Homeowner dispute: Marlins' Jeffrey Loria counters Jose Reyes claim
Related mediaProjecting all 30 MLB teams' starting lineups Projecting all 30 MLB teams' starting rotations The best shots from MLB spring training Top free agents still available From WBC to MLB Baseball blog: On-Base Perception
JUPITER, Fla. -- Marlins owner Jeffrey Loria denied telling Jose Reyes to buy a house in Miami shortly before his trade to Toronto. In Loria's version, he tried to warn Reyes not to do so as soon as the deal was completed.
"I immediately called his agent, Peter Greenberg, and I said, 'We're going to be making a trade,' " Loria said Tuesday during his first news conference since the 2012 season ended. "I want you to call Jose -- just make sure he doesn't buy a house."
What prompted Loria?
The owner confirmed that he did talk to Reyes about Miami real estate while the two were at a dinner function in the days leading up to the trade, but he did not advise him to purchase anything.
"I never encouraged him to buy a house," Loria said.
One of Reyes' representatives from The Legacy Agency, Chris Leible, declined to comment Tuesday when asked about Loria's version of the events, but the shortstop provided his side of the story earlier this month. The fun-loving Reyes, normally the easygoing type, angrily ripped into Loria when he arrived at Blue Jays camp in Dunedin.
"I was shocked, because Jeffrey Loria, he always told me he's never going to trade me," the former Met told reporters that day. "He always called my agent and said, 'Tell Jose to get a good place here to live,' and stuff like that."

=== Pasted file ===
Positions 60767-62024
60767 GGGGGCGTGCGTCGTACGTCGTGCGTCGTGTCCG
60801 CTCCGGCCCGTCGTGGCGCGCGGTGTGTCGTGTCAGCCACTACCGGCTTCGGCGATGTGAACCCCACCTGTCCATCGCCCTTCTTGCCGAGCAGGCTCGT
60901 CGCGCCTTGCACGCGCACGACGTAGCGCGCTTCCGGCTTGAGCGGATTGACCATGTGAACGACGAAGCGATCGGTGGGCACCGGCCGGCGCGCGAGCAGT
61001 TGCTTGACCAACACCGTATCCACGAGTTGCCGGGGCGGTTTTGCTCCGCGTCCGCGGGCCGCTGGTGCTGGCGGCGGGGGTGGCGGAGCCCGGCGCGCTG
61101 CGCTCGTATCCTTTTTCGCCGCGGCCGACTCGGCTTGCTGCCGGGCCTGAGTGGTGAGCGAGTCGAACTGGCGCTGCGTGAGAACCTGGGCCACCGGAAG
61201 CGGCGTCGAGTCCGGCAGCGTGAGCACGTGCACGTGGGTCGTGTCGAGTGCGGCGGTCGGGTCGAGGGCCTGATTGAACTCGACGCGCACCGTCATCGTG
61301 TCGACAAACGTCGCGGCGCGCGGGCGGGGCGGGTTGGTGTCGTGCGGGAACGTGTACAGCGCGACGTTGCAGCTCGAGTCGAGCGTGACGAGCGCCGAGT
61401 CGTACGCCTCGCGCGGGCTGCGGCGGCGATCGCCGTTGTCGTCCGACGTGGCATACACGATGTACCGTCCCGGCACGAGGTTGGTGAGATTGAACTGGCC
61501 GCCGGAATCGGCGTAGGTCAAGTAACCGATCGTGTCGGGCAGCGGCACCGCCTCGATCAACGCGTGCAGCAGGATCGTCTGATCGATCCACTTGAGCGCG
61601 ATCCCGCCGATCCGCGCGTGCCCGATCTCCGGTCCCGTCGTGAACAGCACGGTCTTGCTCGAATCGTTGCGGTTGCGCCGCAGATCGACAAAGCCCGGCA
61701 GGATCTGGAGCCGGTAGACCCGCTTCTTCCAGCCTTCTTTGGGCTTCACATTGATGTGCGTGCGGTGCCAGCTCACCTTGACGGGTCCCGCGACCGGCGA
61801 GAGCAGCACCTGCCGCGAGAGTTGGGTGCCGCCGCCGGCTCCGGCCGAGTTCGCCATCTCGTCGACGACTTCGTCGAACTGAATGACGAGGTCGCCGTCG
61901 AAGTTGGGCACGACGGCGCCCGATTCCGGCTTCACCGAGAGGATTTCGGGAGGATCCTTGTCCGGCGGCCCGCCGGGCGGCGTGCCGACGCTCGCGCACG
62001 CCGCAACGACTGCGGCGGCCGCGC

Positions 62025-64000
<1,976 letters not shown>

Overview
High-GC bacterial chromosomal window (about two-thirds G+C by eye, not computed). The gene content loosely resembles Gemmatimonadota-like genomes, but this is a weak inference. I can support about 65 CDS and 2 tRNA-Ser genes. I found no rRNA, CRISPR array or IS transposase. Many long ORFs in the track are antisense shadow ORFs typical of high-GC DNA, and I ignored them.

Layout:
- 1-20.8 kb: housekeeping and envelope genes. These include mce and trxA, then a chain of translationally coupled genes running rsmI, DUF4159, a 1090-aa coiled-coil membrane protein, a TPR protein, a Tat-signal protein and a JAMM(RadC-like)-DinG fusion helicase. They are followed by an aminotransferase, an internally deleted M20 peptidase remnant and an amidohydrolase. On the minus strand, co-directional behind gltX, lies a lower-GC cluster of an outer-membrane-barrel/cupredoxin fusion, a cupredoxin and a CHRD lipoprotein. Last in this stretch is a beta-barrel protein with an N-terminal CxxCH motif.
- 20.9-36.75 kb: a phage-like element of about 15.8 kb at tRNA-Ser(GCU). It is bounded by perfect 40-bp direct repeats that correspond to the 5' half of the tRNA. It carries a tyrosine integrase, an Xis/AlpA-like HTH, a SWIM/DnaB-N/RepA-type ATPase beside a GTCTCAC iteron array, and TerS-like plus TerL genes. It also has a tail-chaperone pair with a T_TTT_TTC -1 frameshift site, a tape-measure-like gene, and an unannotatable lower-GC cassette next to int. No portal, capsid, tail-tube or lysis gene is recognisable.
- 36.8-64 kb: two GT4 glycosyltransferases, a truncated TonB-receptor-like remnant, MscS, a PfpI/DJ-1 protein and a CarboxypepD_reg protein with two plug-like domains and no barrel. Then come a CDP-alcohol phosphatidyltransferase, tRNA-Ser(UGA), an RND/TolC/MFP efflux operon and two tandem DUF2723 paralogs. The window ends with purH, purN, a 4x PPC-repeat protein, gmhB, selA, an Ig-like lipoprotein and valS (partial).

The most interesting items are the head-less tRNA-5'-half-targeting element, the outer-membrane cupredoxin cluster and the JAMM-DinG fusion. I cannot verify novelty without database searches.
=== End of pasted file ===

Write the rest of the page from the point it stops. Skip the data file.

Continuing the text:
"I mean, how can you want me to spend some money in Miami, when I have my house in New York, and you're going to trade me in two days?"
When pressed again Tuesday on the subject, Loria dismissed Reyes' accusations by saying that the shortstop was on a plane to Dubai four days before the trade was done and the two did not speak since then. The only contact was during that dinner function, and Loria said it was brief.
"I had no idea we were putting together any trade that was going to happen while he was away," Loria said. "First of all, he sat two people away from me, so I had very little opportunity to speak with him. My wife sat between us.
"I asked if he'd been to Miami, he said he'd been looking at houses, and his wife was down there. Three or four days later, [general manager] Larry [Beinfest] called me with what he wanted to do."
That's when Loria said he got in touch with Reyes' agent to stop his house-hunting expedition.